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Jim Besser

Looking for a good, marchy jig

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I'm looking for a good, marchy - not bouncy - English jig for a dance set.

The tune currently used is Atholl Highlanders, which I don't like much. Any suggestions?

Doesn't have to be a 4 part tune like Atholl, a normal aa/bb structure will work.

Edited by Jim Besser

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I'm looking for a good, marchy - not bouncy - English jig

How about the 'Seven Stars'?

 

http://abcnotation.c...d/jigs.txt/0279

 

Know it well, and that could work.

It's an odd dance and i have to figure out the tune configuration

 

Hey, we're coming over to England in the summer to dance for 2 weeks, hope we can get together (and Alan, too!)

 

 

 

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Well, the "Hairpin Bend" is a cute tune. It is from the Kilfenora Ceili Band, and is likely a reference to the road leading to Ballyvaughan. It also appears in my oppinion to be a brass band march that settled into that area of Clare from the English Army mappers.

 

http://www.thesession.org/tunes/display/1712

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Seven Stars is a great tune, but (just as an alternative) what about Captain Leno's ...

 

X:12

T:Captain Leno's

M:6/8

L:1/8

R:Jig

Z:Steve Mansfield 1998

K:G

G2B d2d | gfe d3 | cdc BcB | ABA B2G | G2B d2d | gfe d3 |

cdc BcB | ABA G3 :: B3 B3 | BAB c3 | B2c d2c |

B2 A B2 G | B3 B3 | BAB c3 | B2 g dBG | ABA G3 :|

 

 

 

(edited to fix abc formatting)

Edited by Steve Mansfield

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I just read your post, immediately also thought of Seven Stars, scrolled down to see that suggestion... so I guess you have 2 votes now.

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Hows about the Cumberland Reel?

 

X: 1

P: Cumberland Reel

R: jig

M: 6/8

L: 1/8

K: D

|: A \

| "D"f2e d2c | "G"d2B "D"A2F | "Em"G>FG "A7"EFG | "D"F2G A2A \

| "G"B2G d2B | "D"A2F d2d | "A7"c>de ABc | "D"d3- d2 :|

d/e/ \

| "D"f2f f2d/e/ | f2f fde | "Bm"f2f g2f | "Em"~e2e "A7"e2c \

| "Bm"d2d d2B/c/ | d2d dBc | "E7"d2B e2d | "A7"c2B ABc ||

y2 \

| "D"d2d "A7"cBA | "G"B2c "D"d2A | "D"d>ed "A7"cBA | "G"B2c "D"d2f \

| "A7"~e2e ~e2e | ~e2e efg | "(D)"a2A "A7"ABc | "D"d3- d2 |]

 

Chris

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Major Mackey's Jig, John of Paris, off She Goes, Bob Cann's Hot Punch and Uncle's Jig. Garryowen and Monty Python Tune, Nellie the Elephant

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My brain quit functioning about an hour ago so I can't think of titles, but check out the many 6/8 "pipe marches" that exist in the Scottish tradition. That's the source of Atholl Highlanders and Hundred Pipers, but there are many many more that you might find more interesting. Try Jack Campin's site for some possible tunes.

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My brain quit functioning about an hour ago so I can't think of titles, but check out the many 6/8 "pipe marches" that exist in the Scottish tradition. That's the source of Atholl Highlanders and Hundred Pipers, but there are many many more that you might find more interesting. Try Jack Campin's site for some possible tunes.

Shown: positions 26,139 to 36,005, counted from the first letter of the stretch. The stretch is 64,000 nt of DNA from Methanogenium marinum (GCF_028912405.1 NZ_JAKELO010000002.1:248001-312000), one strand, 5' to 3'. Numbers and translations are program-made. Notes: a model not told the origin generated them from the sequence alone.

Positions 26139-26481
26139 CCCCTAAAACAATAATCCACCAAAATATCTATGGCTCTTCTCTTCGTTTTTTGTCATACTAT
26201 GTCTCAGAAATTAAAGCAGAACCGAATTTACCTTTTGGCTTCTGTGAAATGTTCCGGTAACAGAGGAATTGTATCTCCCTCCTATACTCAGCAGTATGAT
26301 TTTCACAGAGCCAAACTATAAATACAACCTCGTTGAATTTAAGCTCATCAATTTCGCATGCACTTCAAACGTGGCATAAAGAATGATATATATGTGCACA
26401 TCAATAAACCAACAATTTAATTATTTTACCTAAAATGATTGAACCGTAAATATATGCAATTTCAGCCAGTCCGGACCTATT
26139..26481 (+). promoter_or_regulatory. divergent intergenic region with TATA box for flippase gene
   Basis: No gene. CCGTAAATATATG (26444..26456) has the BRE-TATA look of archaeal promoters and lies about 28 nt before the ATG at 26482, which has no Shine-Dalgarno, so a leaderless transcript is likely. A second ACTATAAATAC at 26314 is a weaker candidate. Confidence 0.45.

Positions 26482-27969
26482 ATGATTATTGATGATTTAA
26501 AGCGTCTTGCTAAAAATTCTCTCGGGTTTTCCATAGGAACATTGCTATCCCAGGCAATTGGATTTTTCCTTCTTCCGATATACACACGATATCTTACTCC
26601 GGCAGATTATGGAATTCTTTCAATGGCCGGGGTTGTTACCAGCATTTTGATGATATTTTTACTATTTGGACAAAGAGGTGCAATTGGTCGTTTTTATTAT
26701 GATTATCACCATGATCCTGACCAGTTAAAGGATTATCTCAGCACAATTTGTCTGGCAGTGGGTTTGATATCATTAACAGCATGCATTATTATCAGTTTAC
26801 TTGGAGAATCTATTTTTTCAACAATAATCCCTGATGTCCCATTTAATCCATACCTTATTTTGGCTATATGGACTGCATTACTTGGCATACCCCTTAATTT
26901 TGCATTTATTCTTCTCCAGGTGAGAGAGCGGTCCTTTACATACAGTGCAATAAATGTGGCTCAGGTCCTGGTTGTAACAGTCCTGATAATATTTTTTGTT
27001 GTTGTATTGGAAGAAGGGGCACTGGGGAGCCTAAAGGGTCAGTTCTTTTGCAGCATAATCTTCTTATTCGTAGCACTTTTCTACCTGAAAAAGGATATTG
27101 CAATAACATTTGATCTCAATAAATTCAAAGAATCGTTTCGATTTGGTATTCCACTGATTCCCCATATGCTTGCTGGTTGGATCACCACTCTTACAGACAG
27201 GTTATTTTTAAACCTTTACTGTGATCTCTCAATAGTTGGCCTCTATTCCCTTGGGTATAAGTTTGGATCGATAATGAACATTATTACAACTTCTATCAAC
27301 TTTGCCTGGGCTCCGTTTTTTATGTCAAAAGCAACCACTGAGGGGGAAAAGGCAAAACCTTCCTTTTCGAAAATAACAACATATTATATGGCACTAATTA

"The military set" : Cock of the North, 100 pipers, Garryowen

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How about any of the old marches played for two-steps, such as Liberty Bell (Sousa) or Blaze Away.

Or the old Reginald Dixon favourite, "I do like to be beside the seaside".

 

In Scotland, dances such as the Military Two-Step and the Boston Two-Step are very popular, and there's lots of tunes written for them.

One of my favourites is "The Ornithologist", written by Freeland Barbour.

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How about any of the old marches played for two-steps, such as Liberty Bell (Sousa) or Blaze Away.

Or the old Reginald Dixon favourite, "I do like to be beside the seaside".

 

In Scotland, dances such as the Military Two-Step and the Boston Two-Step are very popular, and there's lots of tunes written for them.

One of my favourites is "The Ornithologist", written by Freeland Barbour.

 

Well what about a foxtrot (quick march, clearly...); 'Hors D'oevre' by David Corner! Available as a Stanley arrangement from the ICA library.

 

Any relation?

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Well what about a foxtrot (quick march, clearly...); 'Hors D'oevre' by David Corner! Available as a Stanley arrangement from the ICA library.

 

Any relation?

Look closer, it's C o m e r, not C o r n e r.

It's a common mistake, reading rn as m, and I once heard that this type of mistake is called a minim error.

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Any of Willie Taylors jigs would fit the bill: Alistair J Simm, Snowy Monday, Roland and Cynthia Taylor, and some others.

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And of course, Lemonville (is it Canadian?) and The Quarryman (is it Scottish?)

 

If you aren't frightened by minor keys, Teddy Bears Picnic

 

If you want the punters to sing along -

 

Hello, Hello, Whos your lady friend

Lets all go down the Strand

Fall in and follow me

Man who stole the bank at Monte Carlo

I do like to be beside the seaside

Ive got a lovely bunch of coconuts (I had to inhibit Bracken Rigg musicians' enthusiasm for shouting out BIG ONES!!)

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How about "Eastwell Park", as played by Andy Turner on Anglo International? It's 6/8, with a good English pedigree from c.1748.

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